Location: Town of Brighton, Monroe County
Size: 52 acres
Description: This 52-acre park offers breathtaking scenery, including wonderful waterfalls and an historic tunnel. It also features a variety of habitats, including a Creek – Allen's Creek, a marsh, open fields, and mature woodlands on the surrounding hills forming the valley. These host salmon, trout, turtles, and a variety of birds and mammals. The Glen is a traditional migratory stopover for birds in the spring and fall and remains a haven for wildlife including great blue herons, wild turkeys, deer, and beaver.
Corbett's Glen is surrounded on three sides by sandy ridges deposited as the glaciers that once covered the area melted and receded. Upon entering the Glen, one is struck by the feeling of being nestled in a special place, far from the hectic pace of modern life. Remnants of its previously forested state are located on the higher elevations of the Glen, where some oaks are estimated to be over 150 years old.
History: The Glen was once an important Native American trading ground. Rochester journalist Arch Merrill has written about the well-trodden trails coming into the area where the creek passes under the New York Central Railway. The Seneca Indian trail led to Irondequoit Creek and followed Allen's Creek from the area near East Avenue through the Glen.
A railroad embankment on the property was built in 1882. The vaulted arch bridge over Allen's Creek is believed to be the largest in upstate New York. The stone for the arch was quarried from bedrock at the edge of the Glen.
The Glen is also the previous home to a pre-Civil War powder mill. It has been reported that powder from this mill was carted as far as Lockport and used to blast out larger locks when the Erie Canal was being enlarged.
The first documented landowner lived in the Glen in 1833; Patrick Corbett purchased the land in 1890 and developed the land into one of the area's largest truck farms. Recognizing the idyllic setting and natural beauty of his home, Corbett opened a private park which became a popular picnic spot for local groups.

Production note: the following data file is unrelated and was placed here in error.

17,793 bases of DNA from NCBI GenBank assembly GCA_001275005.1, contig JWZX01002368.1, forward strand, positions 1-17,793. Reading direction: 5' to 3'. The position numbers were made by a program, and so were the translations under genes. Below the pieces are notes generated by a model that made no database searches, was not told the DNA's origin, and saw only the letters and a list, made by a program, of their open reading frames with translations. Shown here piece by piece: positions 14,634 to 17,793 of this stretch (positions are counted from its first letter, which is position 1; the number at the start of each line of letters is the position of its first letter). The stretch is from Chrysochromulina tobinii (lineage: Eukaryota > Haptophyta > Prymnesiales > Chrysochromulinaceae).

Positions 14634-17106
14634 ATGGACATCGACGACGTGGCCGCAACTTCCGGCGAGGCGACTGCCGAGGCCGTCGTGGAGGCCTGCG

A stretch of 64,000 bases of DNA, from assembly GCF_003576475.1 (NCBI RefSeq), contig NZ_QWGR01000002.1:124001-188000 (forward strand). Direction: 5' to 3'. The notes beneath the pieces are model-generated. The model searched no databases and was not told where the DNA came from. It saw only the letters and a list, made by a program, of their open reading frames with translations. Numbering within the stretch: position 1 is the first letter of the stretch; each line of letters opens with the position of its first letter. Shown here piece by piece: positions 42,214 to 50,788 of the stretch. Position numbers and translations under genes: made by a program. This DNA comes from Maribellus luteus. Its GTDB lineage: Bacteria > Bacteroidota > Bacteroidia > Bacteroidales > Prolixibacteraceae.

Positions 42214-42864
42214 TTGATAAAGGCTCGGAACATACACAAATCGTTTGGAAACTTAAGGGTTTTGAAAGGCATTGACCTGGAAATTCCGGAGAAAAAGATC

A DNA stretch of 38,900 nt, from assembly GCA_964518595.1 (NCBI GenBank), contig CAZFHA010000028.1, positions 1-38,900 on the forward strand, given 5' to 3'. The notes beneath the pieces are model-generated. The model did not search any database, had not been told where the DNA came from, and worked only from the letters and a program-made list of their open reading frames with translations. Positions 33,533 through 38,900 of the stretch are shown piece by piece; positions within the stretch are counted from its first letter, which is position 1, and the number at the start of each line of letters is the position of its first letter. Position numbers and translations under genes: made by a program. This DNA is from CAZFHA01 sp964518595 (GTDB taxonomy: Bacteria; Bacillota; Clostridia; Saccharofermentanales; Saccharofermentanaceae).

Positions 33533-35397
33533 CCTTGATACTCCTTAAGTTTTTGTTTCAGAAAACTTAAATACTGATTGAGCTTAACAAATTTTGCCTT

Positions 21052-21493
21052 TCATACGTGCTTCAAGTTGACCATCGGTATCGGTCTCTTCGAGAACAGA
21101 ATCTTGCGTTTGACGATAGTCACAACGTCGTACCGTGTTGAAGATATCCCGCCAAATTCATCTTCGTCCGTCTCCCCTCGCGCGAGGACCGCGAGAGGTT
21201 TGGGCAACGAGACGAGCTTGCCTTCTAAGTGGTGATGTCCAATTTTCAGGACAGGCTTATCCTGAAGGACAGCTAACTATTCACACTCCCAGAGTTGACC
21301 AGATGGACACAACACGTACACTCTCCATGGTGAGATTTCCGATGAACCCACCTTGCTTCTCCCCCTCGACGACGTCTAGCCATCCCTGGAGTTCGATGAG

Some Rochesterians have fond memories of attending Camp Hideaway, which operated in the Glen during the 1960s.
In a 1974 article, Clarence Zornow described with fond recollection the Glen as a great place for picnicking and where the trolley line, which ran from Rochester to Syracuse, would bring many picnickers out from the City to the Glen.
Preservation: Preservation efforts for the Glen have been a long-term effort. Brighton's 1970 Comprehensive Development Plan recommended that Corbett's Glen "...be preserved in its natural state."
In 1974, the Brighton Town Board voted to have the town supervisor explore various avenues open to the town to obtain aid to help purchase the Glen. Brighton's 1990 Master Plan recommended maintaining the Glen as an open space. And in 1996, the Corbett's Glen was given a "highest priority" ranking by the Monroe County Environmental Management Council for protection as an environmentally sensitive area.
In 1999 the Town of Brighton and Genesee Land Trust agreed to a partnership to save the Glen. GLT secured a purchase contract for the Glen and embarked on a fundraising campaign. On June 24, 1999 the acquisition of the Glen was celebrated and the Corbett's Glen Nature Park was formed.
Genesee Land Trust continues to serve on the town's Corbett's Glen Advisory Council.
Trail Description: Approximately 2.8 miles of trails are found in the park, with a level loop at the southern end along Allens Creek with the well-known Postcard falls and historic tunnel under the railroad embankment. Connected by a steep hilly walk, the trails travel through wooded areas in the northern section.
Most trails are wood chip, with a boardwalk over a particularly wet area and a 0.35-mile stone dust loop from the Penfield Road parking area.
Driving Directions: Between Penfield Rd. and Glen Rd. which branches off Linden Ave. near Route 441. To access the south end, park on the side of Glen Rd. and then walk through the railroad tunnel to access the park trail. To access the north end, park in the lot off of Penfield Rd., across from Forest Hills Rd.
Approximate Address of Parking: 415 Penfield Road, Brighton, NY
GPS coordinates: 43.137567,-77.526644
Photos by Gloria Weyerts and Nigel P. Kent